Dark Tempest Book Review
This review has been a long time coming. I had posted the review of Red Winter, the first book in this series, more than a month back, and I finished re-reading the next two books almost immediately! (I repeat, unputdownable).
It's just...I wasn't sure whether to post this separately or as part of the series (as in, the second and third book together). Eventually (read: today), I finally decided that it would be weird to have a review of the first book and then a combined review of the next two. (Yes. It took me many many weeks to decide. So shoot me)
What this book is about:
Dark Tempest is the second book in the Red Winter trilogy, a fantasy series based on Japanese mythology written by the super-talented Annette Marie.
It follows the story of Emi, the kamigakari (human vessel) of the wind goddess Amaterasu. In the first book, she had set out on an adventure after discovering that everything she’d been told about being a kamigakari was a lie.
During her adventure, she found that another deity has betrayed Amaterasu and wants to destroy the world as she knew it. She’s now questioning her entire past and everything she’s ever been told about the kami (deities) and the yokai (earth spirits).
Now, Amaterasu has given her an urgent mission. With the help of Shiro, the charming fox yokai she rescued in the first book and Yumei, the intimidating and powerful raven yokai she met along the way, she sets out to complete the seemingly impossible mission.
I can’t tell you anything about the mission because I don’t want to give out any spoilers to those who haven’t read the first book. So I’ll stop here.
In a sentence, Dark Tempest was an impressive sequel in a fascinating series.
As with the first book, I absolutely loved the vivid language, the intrigue, and the fact that just when I thought the mysteries had ended, there was another surprising reveal.
Poor Emi is subjected to one shock after another and I was right there with her on her emotional roller-coaster!
The book truly was an adventure to read, with its twists and turns and the adorable budding romance between Emi and Shiro. I really love how the slow romance was weaved into this story without the book deviating from the original plot! Emi and Shiro are probably my new favourite fictional couple of all time now 😊
Another thing I loved (perhaps even more than the romance) was the friendship and grudging mutual respect that slowly develops between young, courageous Emi and big, bad Yumei. Friendships are not easy to portray, and an enemies-to-friends transition is much harder to pull off than the enemies-to-lovers trope. But the author has made it seem effortless in this book.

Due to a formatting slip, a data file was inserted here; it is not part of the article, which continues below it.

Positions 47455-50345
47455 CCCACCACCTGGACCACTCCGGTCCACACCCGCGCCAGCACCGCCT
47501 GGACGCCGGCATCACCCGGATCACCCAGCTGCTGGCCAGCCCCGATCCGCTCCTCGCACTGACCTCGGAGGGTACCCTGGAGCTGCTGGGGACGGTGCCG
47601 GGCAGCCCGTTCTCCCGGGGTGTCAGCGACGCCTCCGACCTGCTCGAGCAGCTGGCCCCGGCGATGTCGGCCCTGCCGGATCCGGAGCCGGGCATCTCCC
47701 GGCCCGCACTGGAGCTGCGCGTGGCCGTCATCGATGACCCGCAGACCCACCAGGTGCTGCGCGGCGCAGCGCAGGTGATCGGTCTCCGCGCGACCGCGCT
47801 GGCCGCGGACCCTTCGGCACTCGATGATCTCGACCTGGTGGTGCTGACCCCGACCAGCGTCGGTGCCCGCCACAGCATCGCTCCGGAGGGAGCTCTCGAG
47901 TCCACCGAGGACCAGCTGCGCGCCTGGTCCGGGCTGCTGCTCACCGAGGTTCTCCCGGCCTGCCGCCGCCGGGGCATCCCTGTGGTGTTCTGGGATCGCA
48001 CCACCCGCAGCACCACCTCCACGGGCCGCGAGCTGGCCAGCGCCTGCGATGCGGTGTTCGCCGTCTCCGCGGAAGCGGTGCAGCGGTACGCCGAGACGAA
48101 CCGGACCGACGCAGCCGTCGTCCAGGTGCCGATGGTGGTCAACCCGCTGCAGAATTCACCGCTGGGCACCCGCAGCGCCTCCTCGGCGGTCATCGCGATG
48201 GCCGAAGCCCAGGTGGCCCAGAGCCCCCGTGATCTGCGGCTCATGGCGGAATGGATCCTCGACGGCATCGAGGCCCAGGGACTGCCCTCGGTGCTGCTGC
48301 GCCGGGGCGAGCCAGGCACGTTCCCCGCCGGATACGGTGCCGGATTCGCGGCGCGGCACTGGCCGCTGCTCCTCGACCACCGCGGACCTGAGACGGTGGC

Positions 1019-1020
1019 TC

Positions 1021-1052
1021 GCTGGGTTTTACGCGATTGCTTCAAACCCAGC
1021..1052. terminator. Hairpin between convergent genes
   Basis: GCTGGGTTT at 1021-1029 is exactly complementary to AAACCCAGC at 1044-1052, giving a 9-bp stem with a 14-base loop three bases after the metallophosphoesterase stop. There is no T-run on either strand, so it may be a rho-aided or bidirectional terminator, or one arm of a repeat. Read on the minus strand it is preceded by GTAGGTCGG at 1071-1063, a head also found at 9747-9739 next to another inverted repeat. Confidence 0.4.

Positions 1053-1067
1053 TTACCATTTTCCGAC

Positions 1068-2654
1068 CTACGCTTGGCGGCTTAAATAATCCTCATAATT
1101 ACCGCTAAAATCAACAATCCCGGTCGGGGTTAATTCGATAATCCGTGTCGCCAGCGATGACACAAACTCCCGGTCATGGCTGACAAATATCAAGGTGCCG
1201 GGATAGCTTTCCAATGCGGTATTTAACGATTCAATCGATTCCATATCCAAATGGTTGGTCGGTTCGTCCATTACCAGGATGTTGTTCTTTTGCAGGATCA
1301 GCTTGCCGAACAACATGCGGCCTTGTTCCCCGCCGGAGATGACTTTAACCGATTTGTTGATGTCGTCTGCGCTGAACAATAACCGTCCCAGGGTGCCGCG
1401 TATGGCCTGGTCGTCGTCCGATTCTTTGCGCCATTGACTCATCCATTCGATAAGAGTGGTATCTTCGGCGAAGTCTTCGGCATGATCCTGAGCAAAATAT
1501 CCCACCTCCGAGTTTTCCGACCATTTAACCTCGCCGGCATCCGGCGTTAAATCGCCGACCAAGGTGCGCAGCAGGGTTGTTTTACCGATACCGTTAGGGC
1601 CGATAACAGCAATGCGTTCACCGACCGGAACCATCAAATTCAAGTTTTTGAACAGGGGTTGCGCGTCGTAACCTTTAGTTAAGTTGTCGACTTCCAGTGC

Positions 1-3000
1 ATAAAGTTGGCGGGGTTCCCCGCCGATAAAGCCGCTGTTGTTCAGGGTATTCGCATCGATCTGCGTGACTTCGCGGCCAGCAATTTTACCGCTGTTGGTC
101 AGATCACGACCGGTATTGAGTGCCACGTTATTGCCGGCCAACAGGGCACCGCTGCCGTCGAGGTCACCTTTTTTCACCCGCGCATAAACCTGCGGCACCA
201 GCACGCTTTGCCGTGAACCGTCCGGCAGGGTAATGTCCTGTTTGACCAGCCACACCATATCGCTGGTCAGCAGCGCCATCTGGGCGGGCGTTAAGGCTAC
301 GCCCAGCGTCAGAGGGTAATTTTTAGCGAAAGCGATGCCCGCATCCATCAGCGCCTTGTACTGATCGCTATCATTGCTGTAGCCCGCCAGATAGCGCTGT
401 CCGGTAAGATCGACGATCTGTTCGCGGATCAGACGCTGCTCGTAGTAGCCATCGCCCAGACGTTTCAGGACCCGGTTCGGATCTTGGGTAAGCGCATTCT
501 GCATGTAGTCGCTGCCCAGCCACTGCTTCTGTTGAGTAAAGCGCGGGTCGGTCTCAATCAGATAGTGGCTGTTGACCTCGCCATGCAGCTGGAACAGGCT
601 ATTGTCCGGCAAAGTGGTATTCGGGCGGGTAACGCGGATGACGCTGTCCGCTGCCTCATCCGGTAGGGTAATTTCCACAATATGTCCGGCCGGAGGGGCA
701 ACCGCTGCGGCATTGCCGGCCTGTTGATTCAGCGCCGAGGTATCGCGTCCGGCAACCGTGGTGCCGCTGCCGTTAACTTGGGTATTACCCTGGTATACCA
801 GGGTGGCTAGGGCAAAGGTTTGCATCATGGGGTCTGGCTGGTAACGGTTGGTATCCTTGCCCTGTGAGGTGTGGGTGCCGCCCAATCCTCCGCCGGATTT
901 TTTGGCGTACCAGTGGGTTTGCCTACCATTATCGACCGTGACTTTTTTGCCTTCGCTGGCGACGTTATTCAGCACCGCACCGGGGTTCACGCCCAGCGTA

I have always loved friendship stories and Annette Marie has done a wonderful job of portraying the chemistry between Emi and Yumei.
I think I read this entire book in a single sitting. Scratch that. I read the entire series in just a couple of sittings!
So be warned: once you pick up the first book, you won’t feel like stopping until you complete the series! And…book hangover!!
It was, in short, unputdownable.
What I loved:
The intrigue. Seriously. There were heart-breaking, earth-shattering surprises in this book. I don’t think I’ve recovered from them even now.
The vivid descriptions. I adore good language in a book, but long descriptions sometimes get boring. That wasn’t the case in this series. The descriptions are at exactly the right places, designed to make you feel like you’re right there, experiencing all the adventures with Emi and Shiro and everyone else.
The slow-burn romance. I don’t particularly like the love at first sight trope. Attraction at first sight is okay, but it has to be written well. What I really love is the simmering romance that develops alongside the main plot without interfering with it. And the adorable fledgling love between Emi and Shiro fits my exacting standards perfectly. Simply amazing!
The enemies-to-friends transition. As I mentioned before, enemies-to-lovers is cliché, overdone and very common. Even if it’s extremely well-written, it’s so common that it’s hard to appreciate the trope. But an enemies-to-friends transition that stops at the “friends” and doesn’t go into “lovers”? That’s hard to write, uncommon, and something to salute the author for. Emi and Yumei weren’t quite enemies in the first book, but they distrusted each other a lot. This book shows us how they go from that to a tentative friendship to deep trust and mutual respect, and it’s a treat to read.
The novelty of Japanese mythology. Need I say more?
You should read it if:
You like fantasy or mythology (or both!)
You’ve already read the first book (this is a continuous story, not a set of disjointed ones…so I really don’t recommend reading the second book without reading the first one)
You may not like it if:
You’re not a fan of fantasy (or mythology)
You prefer really light books (this is not Leigh Bardugo dark, but it’s not the lightest read either…I’d put it somewhere in the range of the heavier Harry Potter books)
An excellent book and a better than excellent sequel! The first book expertly set the scene for this one and this didn’t disappoint. I recommend it to anyone who liked the first book (and I recommend the series to anyone who likes fantasy!)